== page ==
We all want the best for our pets, and one way to ensure that your pets are healthy, happy, and safe is to keep an eye on the Food and Drug Administration’s (FDA) recall list.
Heartworm in Dogs: Causes, Prevention and Treatment
Learning your dog has heartworm can be awfully frightening; after all, the disease affects dogs in all 50 states as well as internationally, and is very difficult to treat. Fortunately, there are ways to prevent your dog from getting a heartworm infestation.
According to WebMD, the only way for a dog to get heartworm is to be bitten by a mosquito infested with heartworm larvae. The disease is most endemic in tropical regions like the Atlantic and Gulf Coasts, where the likelihood of a dog getting heartworm is almost at 100 percent, but it has also survived in desert states such as California and Arizona, where irrigation systems allow the infestation to thrive. Once a dog is bitten by an infected mosquito, it takes about seven months for adult heartworms to form. Growing up to 12 inches long, the worms start in the heart and make their way into the lungs and surrounding blood vessels. A dog can have as many as 250 worms, which can live up to seven years in the dog’s system. Sounds scary, right?
Thankfully, heartworm can be prevented through a veterinary-administered prophylaxis medication. The medication can also turn a mild to moderate case of heartworm into a nearly invisible one, while dogs with more severe cases may suffer from lung complications due to the strength of the medication. Humans cannot contract heartworm from their dogs; the only way anyone can get heartworm is from direct contact with an infected mosquito.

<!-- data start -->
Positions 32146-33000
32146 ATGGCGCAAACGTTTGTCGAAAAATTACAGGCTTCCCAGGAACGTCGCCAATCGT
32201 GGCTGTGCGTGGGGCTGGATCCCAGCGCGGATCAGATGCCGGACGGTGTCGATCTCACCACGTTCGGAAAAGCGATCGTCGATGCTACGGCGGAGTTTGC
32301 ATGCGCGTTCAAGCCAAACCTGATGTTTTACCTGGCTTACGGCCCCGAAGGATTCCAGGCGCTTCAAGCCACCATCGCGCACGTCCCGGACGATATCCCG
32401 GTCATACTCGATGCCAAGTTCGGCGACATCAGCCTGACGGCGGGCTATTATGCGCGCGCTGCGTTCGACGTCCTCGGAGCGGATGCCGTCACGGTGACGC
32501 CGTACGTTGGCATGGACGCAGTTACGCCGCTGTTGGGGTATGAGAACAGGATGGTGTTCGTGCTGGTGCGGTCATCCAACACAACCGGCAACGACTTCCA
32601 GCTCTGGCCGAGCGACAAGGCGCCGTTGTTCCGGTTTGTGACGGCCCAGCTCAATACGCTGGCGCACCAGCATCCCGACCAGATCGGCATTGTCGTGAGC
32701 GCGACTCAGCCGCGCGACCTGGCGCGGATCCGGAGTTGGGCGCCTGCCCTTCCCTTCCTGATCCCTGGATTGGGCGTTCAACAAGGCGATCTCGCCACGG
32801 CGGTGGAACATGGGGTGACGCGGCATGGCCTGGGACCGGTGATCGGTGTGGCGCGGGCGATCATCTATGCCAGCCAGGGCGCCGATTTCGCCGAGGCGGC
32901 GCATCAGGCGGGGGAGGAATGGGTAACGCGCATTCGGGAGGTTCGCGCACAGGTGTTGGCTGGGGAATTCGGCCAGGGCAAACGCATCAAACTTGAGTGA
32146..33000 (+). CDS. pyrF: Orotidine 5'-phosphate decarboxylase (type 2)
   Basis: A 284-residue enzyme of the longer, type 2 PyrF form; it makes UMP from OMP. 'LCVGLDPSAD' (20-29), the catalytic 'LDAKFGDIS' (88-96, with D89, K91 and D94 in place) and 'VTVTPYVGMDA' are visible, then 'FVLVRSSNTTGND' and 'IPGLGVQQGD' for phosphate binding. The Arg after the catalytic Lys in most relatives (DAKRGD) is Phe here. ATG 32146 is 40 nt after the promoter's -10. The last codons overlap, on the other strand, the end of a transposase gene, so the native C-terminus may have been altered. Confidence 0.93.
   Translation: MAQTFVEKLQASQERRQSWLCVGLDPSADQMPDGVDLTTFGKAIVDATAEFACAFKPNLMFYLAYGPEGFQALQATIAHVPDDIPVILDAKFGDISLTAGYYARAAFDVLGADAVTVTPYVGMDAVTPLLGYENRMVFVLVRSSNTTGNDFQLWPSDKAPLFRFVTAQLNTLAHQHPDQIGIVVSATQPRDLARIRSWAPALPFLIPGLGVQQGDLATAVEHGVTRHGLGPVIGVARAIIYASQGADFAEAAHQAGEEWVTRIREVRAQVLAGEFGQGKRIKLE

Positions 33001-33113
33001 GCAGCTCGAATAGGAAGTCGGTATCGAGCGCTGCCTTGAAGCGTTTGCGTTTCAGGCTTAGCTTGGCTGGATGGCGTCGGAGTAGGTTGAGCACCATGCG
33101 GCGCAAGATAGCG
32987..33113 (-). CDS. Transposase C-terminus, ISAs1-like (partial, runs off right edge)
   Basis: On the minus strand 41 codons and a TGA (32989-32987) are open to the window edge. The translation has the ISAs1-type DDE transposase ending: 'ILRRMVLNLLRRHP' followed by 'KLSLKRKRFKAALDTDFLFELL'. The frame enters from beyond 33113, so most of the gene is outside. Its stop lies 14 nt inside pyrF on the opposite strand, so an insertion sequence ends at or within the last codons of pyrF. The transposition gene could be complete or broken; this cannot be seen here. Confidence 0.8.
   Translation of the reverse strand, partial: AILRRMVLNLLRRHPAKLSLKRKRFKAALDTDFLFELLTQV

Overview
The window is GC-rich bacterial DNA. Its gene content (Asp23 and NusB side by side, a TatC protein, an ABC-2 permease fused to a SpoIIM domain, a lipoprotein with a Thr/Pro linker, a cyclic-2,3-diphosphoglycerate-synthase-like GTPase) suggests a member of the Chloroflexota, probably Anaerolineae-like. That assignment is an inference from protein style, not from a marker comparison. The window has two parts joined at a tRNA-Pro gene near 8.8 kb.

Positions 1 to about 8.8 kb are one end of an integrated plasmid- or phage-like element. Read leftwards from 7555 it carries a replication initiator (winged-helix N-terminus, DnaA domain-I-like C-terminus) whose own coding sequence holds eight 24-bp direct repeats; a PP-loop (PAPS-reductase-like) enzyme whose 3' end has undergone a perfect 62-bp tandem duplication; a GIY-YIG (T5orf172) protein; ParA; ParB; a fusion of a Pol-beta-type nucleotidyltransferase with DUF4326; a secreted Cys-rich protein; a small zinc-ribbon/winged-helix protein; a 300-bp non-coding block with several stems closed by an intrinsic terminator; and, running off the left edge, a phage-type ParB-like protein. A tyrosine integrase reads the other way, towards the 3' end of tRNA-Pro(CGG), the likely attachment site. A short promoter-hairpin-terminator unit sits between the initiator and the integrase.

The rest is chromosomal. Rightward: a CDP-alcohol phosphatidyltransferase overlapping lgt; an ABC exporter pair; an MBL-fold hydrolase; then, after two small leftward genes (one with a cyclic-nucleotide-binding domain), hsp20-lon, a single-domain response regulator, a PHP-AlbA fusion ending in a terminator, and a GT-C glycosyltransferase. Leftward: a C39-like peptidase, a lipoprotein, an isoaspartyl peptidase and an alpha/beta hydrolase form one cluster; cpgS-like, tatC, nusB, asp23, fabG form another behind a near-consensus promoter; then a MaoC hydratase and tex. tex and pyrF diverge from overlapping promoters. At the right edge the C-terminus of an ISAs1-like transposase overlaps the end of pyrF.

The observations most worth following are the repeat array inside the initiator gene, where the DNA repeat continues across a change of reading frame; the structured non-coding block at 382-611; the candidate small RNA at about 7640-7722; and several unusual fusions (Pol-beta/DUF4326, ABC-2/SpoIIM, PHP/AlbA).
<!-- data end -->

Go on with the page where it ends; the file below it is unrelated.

Heartworm takes the form of three classes: Class I, which is so mild that there are little to no visible symptoms, Class II, which is indicated by coughing and an aversion to exercise, and the most severe, Class III, defined as symptoms of anemia, inability to exercise, fainting and in the worst cases, right-sided chronic heart failure. Symptoms such as high blood pressure, difficulty breathing and rapid heartbeat may be revealed during a physical examination and are especially associated with Class III.
Treatment of heartworm is as follows: The veterinarian may prescribe an antibiotic to kill the heartworm’s bacterium—Wolbachia—which causes inflammation in the body. Veterinarians may also prescribe a preventative medication to kill heartworm larvae before the adult heartworm treatment. Once the courses of these medications have been completed, an injection to kill the worms will be administered over a course of 60 days. The infected dog must stay in the hospital during injection days for observation of its reaction to the treatment. The dog’s activity level must be kept at a minimum during and several weeks after treatment since too much movement increases blood flow to blocked areas, causing discomfort for the dog and increasing the likelihood of complications. Dogs should be tested again after six months to ensure that there are no remaining heartworm larvae.
While prevention is certainly the highest defense against the horrors of heartworm, the treatment outlined above can be perfectly successful for clearing up an infestation, especially if the case is mild. While a dog can also recover from severe cases of heartworm, the disease will also bring with it a higher risk of complications and even death. Overall, awareness of the disease and how to prevent it is the most powerful tool when it comes to keeping your dog from becoming another statistic.